Seven distinct families of superconductors with critical temperatures at ambient pressure that equal or surpass the historic 23 K limit for Nb3Ge have been discovered in the last 25 years. Each family is reviewed briefly and their common chemical features are discussed. High temperature superconductors are distinguished by having a high (>= 50%) content of nonmetallic elements and fall into two broad classes. 'Metal-nonmetal' superconductors require a specific combination of elements such as Cu-O and Fe-As which give rise to the highest known T-c's, probably through a magnetic pairing mechanism. 'Nonmetal-bonded' materials contain covalently bonded nonmetal anion networks and are BCS-like superconductors. Fitting an extreme value function to the distribution of T-c values for the known high-T-c families suggests that the probability of a newly discovered superconductor family having maximum T-c > 100 K is similar to 0.1 to 1%, decreasing to similar to 0.02 to 0.2% for room temperature superconductivity.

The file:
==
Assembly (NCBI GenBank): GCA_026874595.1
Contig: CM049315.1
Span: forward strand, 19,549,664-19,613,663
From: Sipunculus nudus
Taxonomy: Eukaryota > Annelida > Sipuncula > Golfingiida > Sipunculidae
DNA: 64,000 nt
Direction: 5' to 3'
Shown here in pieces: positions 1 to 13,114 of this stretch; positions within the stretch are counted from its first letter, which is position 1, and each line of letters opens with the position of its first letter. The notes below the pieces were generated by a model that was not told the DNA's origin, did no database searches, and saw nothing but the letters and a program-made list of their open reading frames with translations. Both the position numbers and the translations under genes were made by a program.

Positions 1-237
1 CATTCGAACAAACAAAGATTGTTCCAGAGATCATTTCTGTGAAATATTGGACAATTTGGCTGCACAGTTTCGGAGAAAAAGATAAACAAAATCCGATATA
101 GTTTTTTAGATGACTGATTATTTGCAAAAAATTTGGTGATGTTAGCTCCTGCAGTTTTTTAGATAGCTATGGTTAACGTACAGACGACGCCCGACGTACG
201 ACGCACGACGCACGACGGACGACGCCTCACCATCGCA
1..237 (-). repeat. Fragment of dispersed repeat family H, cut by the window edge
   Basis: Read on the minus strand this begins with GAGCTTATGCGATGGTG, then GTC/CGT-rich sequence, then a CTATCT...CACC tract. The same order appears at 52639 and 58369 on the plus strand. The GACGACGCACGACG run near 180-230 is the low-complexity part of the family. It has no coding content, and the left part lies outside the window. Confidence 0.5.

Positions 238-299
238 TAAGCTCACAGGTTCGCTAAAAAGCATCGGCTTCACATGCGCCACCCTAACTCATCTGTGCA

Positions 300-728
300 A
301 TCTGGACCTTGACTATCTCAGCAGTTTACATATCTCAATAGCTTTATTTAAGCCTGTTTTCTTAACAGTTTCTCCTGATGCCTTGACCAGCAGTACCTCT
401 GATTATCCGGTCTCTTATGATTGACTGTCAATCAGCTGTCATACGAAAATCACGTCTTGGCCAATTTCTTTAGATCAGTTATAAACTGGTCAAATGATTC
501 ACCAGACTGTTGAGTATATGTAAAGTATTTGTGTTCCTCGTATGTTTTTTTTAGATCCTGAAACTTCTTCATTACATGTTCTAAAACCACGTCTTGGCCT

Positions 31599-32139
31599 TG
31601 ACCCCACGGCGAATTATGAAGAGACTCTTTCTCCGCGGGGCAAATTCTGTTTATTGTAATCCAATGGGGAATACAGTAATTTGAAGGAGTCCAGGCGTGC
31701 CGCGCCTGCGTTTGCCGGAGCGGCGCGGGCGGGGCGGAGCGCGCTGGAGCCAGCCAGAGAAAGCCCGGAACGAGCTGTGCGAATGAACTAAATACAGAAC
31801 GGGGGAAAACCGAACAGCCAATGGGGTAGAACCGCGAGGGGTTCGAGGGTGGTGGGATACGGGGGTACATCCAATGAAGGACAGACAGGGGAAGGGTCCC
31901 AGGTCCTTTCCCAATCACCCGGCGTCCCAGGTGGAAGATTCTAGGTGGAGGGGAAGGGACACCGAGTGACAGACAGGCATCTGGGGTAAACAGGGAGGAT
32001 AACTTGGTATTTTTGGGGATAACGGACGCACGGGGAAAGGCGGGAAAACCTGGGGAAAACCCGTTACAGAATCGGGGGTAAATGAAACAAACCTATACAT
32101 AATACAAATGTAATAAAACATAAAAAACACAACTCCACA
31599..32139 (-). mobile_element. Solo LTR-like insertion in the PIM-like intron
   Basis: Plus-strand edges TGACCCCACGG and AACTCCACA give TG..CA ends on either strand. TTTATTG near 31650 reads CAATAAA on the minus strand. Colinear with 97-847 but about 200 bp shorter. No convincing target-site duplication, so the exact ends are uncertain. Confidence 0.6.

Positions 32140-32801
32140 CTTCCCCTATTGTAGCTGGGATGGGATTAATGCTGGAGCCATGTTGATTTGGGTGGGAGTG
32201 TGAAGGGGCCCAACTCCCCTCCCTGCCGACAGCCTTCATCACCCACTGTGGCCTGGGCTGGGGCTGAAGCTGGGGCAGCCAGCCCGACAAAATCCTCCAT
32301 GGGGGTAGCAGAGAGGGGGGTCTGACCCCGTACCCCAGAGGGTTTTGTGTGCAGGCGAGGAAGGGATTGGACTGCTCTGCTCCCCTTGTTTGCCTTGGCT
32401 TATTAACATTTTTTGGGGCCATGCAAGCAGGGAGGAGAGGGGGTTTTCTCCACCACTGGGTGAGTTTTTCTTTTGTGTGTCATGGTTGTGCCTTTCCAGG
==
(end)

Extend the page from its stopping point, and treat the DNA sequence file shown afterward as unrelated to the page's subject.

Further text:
- QUATERNARY BOROCARBIDES
- HAFNIUM NITRIDE